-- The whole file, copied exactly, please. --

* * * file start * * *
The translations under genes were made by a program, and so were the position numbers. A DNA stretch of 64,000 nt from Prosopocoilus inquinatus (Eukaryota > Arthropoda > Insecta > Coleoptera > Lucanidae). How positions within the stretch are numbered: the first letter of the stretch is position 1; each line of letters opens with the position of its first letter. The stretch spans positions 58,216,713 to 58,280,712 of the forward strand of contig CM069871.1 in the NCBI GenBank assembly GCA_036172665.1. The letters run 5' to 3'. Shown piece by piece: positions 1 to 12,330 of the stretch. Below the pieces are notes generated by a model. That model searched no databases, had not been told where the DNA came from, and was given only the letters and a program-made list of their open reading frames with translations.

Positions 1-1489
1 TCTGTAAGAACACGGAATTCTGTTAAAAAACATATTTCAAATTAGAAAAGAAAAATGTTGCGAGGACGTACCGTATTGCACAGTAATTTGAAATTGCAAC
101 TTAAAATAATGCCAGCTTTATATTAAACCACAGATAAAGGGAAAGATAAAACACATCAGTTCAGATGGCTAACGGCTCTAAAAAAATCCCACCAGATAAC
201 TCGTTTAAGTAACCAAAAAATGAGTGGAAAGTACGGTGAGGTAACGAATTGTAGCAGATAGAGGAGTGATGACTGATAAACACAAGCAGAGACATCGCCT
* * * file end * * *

The translations under genes were made by a program, and so were the position numbers. A DNA stretch of 64,000 nt from Prosopocoilus inquinatus (Eukaryota > Arthropoda > Insecta > Coleoptera > Lucanidae). How positions within the stretch are numbered: the first letter of the stretch is position 1; each line of letters opens with the position of its first letter. The stretch spans positions 58,216,713 to 58,280,712 of the forward strand of contig CM069871.1 in the NCBI GenBank assembly GCA_036172665.1. The letters run 5' to 3'. Shown piece by piece: positions 1 to 12,330 of the stretch. Below the pieces are notes generated by a model. That model searched no databases, had not been told where the DNA came from, and was given only the letters and a program-made list of their open reading frames with translations.

Positions 1-1489
1 TCTGTAAGAACACGGAATTCTGTTAAAAAACATATTTCAAATTAGAAAAGAAAAATGTTGCGAGGACGTACCGTATTGCACAGTAATTTGAAATTGCAAC
101 TTAAAATAATGCCAGCTTTATATTAAACCACAGATAAAGGGAAAGATAAAACACATCAGTTCAGATGGCTAACGGCTCTAAAAAAATCCCACCAGATAAC
201 TCGTTTAAGTAACCAAAAAATGAGTGGAAAGTACGGTGAGGTAACGAATTGTAGCAGATAGAGGAGTGATGACTGATAAACACAAGCAGAGACATCGCCT